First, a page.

English Muffins

English muffins

I was home on spring break two weeks ago and I got bored! I know, what's wrong with me, right? Home for an entire week with nothing to do, and I was bored? What can I say, I'm a creature of habit who thrives on routine, so when my routine is thrown off for even a few days, I don't know what to do with myself. I did a few things that needed to be done, like go to the DMV to renew my license, get my oil changed, and grocery shop during the day when the store wasn't super crowded. I also had lunch with my mom and grandparents, and met Joel at work for lunch one day, and got to see his office and the people he works with, which was fun. But all of those things only took up so much time, so with the remaining time, I decided to tackle an item on my list of things that I've been wanting to make: English Muffins! I googled a recipe and decided to go with this one from Budget Bytes. Since this dough needs to rise 3 times, each for 45 minutes, I figured why not do it while I was home and bored with nothing but time on my hands. The recipe was very easy, and even though it took quite a while, the majority of time was hands-off. My muffins ended up being slightly smaller than the typical size, and I didn't end up with the nooks and crannies that store bought English muffins have, but the flavor was spot-on! They were delicious in the morning holding an egg and cheese breakfast sandwich, and also toasted with butter and jam. I'm glad I finally decided to tackle these, and now that I have tried them, I definitely plan to make them again.

1 teaspoon Active Dry Yeast
1 tablespoon Sugar
1/2 cup Warm Water 
1/2 cup Milk
2 tablespoons Butter
3 cups Flour, divided
3/4 teaspoon Salt
1/4 cup Cornmeal
Non-stick Spray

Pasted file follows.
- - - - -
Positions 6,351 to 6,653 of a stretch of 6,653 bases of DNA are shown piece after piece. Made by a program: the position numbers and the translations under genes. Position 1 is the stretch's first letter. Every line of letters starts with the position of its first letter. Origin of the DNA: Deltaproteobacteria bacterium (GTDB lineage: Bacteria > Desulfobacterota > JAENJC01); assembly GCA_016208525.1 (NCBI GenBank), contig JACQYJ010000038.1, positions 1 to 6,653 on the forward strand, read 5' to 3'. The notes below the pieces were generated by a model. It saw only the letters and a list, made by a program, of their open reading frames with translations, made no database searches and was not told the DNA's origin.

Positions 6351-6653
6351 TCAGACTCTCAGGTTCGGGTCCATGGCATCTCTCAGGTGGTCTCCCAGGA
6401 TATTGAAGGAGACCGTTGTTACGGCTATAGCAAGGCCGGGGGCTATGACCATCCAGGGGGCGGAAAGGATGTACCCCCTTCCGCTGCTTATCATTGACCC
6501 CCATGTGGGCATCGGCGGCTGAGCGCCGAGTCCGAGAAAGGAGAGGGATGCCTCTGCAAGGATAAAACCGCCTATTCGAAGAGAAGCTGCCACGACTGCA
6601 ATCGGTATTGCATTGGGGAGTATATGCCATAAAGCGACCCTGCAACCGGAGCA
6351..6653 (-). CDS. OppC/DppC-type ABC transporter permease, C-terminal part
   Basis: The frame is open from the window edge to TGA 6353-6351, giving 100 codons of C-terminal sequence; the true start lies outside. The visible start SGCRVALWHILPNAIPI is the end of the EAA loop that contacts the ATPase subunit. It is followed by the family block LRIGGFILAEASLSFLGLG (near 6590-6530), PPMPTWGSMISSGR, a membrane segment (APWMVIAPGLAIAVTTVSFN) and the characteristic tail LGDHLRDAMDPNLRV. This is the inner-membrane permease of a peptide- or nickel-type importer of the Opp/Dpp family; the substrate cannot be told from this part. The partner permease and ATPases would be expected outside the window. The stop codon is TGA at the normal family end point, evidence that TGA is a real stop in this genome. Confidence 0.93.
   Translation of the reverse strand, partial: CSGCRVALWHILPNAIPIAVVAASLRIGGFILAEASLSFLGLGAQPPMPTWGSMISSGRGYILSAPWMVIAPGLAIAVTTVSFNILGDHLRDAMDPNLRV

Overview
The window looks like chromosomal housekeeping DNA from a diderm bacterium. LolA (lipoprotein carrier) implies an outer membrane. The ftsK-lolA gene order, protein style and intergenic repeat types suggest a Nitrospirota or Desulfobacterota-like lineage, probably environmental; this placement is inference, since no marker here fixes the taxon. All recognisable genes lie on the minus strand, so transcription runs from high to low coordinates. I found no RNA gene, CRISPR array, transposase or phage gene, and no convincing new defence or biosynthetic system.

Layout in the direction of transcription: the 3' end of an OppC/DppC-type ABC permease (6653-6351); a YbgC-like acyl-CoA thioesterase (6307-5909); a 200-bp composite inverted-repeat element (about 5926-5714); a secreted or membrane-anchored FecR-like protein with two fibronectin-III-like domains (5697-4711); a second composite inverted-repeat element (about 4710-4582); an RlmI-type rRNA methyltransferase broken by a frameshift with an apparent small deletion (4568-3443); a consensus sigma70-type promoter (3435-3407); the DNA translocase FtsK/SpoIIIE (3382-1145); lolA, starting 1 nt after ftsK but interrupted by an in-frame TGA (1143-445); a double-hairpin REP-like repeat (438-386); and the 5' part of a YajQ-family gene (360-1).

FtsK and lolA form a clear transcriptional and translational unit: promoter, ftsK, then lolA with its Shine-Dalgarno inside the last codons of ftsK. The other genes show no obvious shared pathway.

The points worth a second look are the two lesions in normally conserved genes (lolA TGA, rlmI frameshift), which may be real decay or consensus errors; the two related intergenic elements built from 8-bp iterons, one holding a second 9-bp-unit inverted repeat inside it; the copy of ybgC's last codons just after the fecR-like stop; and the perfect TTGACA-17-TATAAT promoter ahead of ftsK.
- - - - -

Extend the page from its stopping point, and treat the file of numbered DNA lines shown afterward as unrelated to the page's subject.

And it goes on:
In a small bowl, combine the yeast, sugar, and warm water. Stir to dissolve the sugar and yeast. Let sit about 5 minutes, or until foamy on top. While the yeast mixture is resting, combine 1 1/2 cups of the flour and the salt in a large bowl. Stir well to evenly distribute the salt. In a second small bowl, combine the milk and butter and microwave it for 30 seconds, stir, then microwave for another 30 seconds. Continue stirring until the butter melts into the warm milk. Pour the yeast mixture and the butter mixture into the flour. Stir until it has combined into a pasty mix. Adding 1/4 cup at a time, stir in more flour until the dough forms a soft, slightly sticky ball that pulls away from the bowl. Sprinkle a little bit of flour onto a clean countertop and coat your hands in flour. Dump the ball of dough out of the bowl and knead it for about 5 minutes. Add as little flour as possible to the countertop while kneading--adding too much flour will yield tough muffins. Shape the dough into a ball and place it in a bowl that has been coated in non-stick spray. Lightly spray the top of the dough and cover with plastic wrap. Let the dough rise until doubled in size, about 45 minutes to 1 hour. Punch down the dough and shape it into another ball. Cover the dough ball and let it rise a second time, another 45 minutes to 1 hour. Punch the dough down again and turn it out onto a well floured countertop. Using a rolling pin, lightly roll the dough until it is about 3/4 of an inch thick. Using a cookie cutter, biscuit cutter, or a large round glass, cut the dough into circles. When you can't cut out any more circles, gently ball up the remaining dough, roll it again, and cut some more. Place the cut dough circles onto a sheet pan that has been liberally covered in cornmeal; sprinkle more cornmeal on top of the muffins. Cover loosely with a damp bowl and let rise, once more, until double in size, about 45 minutes. Heat a large skillet over medium-low heat. Spray the pan with non-stick spray. Carefully transfer the fluffy, risen muffins into the hot skillet with a spatula. Cook the muffins, in batches, in the skillet until they are golden brown and crispy on each side, about 5-7 minutes per side. Make sure to keep the heat on low so that the outside browns slowly, allowing the inside to "band". Let the muffins cool on a wire rack before attempting to slice them open.